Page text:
Indexed on: 16 May '08Published on: 16 May '08Published in: The British journal of ophthalmology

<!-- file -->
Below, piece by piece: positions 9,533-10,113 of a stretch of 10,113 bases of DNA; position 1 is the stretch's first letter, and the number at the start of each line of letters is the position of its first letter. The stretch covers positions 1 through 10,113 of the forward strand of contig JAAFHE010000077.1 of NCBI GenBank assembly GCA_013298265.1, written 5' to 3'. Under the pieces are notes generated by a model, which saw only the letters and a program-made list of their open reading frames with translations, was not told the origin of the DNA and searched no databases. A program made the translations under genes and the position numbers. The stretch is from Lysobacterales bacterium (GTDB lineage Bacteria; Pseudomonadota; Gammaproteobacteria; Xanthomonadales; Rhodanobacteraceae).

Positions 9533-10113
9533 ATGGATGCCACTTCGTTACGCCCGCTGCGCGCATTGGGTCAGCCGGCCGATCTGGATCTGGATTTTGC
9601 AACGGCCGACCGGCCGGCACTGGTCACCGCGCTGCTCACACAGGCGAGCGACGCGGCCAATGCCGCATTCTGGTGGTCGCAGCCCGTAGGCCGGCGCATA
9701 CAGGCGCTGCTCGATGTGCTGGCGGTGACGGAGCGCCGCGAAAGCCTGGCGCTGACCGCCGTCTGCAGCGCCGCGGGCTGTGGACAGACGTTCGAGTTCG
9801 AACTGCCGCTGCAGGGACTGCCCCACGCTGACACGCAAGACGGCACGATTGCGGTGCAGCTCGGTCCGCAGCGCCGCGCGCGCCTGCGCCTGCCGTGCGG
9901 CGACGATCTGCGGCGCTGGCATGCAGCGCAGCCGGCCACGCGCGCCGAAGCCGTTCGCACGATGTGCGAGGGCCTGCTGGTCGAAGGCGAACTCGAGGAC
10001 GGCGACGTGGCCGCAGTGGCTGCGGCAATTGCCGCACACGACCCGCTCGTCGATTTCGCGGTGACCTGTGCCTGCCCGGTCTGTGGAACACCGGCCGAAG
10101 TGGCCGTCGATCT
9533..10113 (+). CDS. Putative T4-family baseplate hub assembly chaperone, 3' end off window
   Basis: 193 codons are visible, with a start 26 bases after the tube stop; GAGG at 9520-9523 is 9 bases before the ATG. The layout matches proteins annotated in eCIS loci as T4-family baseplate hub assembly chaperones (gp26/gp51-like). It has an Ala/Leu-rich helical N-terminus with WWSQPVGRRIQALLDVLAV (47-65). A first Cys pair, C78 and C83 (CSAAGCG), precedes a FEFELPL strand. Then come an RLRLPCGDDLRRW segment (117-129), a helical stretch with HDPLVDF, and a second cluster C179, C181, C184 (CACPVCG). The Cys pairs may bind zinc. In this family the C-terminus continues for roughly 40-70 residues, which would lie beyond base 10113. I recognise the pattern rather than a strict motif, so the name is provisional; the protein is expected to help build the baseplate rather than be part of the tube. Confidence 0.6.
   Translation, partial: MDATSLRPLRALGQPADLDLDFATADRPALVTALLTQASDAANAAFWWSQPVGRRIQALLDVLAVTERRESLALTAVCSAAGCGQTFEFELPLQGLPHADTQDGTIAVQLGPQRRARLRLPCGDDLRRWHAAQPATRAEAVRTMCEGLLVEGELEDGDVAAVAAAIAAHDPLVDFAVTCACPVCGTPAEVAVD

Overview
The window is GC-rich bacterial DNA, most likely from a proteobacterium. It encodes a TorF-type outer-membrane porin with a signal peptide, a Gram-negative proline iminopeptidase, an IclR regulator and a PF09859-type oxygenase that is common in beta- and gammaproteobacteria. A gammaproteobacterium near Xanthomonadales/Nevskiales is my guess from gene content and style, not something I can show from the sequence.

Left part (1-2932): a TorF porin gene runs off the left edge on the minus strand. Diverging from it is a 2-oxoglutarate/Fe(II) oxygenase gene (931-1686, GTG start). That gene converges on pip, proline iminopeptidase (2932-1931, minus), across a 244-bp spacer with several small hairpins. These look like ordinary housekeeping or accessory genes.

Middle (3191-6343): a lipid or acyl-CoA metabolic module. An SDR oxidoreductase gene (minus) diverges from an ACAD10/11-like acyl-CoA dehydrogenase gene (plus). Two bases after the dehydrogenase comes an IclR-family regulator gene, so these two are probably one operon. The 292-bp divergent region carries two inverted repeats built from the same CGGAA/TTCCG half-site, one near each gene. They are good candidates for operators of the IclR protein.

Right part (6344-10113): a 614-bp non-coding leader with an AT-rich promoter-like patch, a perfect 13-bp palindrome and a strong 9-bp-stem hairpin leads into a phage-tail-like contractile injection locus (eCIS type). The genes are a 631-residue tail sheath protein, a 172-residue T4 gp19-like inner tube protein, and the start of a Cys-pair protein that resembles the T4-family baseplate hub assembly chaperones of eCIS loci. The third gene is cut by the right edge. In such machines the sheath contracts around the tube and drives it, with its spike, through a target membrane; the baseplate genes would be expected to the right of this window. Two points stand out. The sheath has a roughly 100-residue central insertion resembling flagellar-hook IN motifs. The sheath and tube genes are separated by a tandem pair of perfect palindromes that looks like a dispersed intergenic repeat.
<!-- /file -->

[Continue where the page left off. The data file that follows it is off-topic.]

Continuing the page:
To examine the clinical profile of cases requiring resuturing following penetrating keratoplasty (PKP) at a tertiary care eye hospital.The medical records of 947 consecutive patients who had undergone PKP between 1998 and 2006 were reviewed retrospectively and cases that were resutured during this period were analysed. The main parameters studied were indications for PKP, suturing techniques, causes of resuturing, visual acuity outcome and post-resuturing complications.The incidence of resuturing was 5.4% (51 eyes). The number of cases requiring resuturing was higher in corneal grafts performed for microbial keratitis (12%) than those for keratoconus (10%) and corneal endothelial decompensation (2.5%; p = 0.08). Wound dehiscence was the leading cause for resuturing (43%), followed by loose or broken sutures (37.3%). The most common complications after resuturing were occurrence of microbial keratitis (7.8%) and graft failure (5.9%).Resuturing may have to be performed more commonly for corneal transplantation surgery done for microbial keratitis and keratoconus. The major indications for resuturing are wound dehiscence and loose/broken sutures.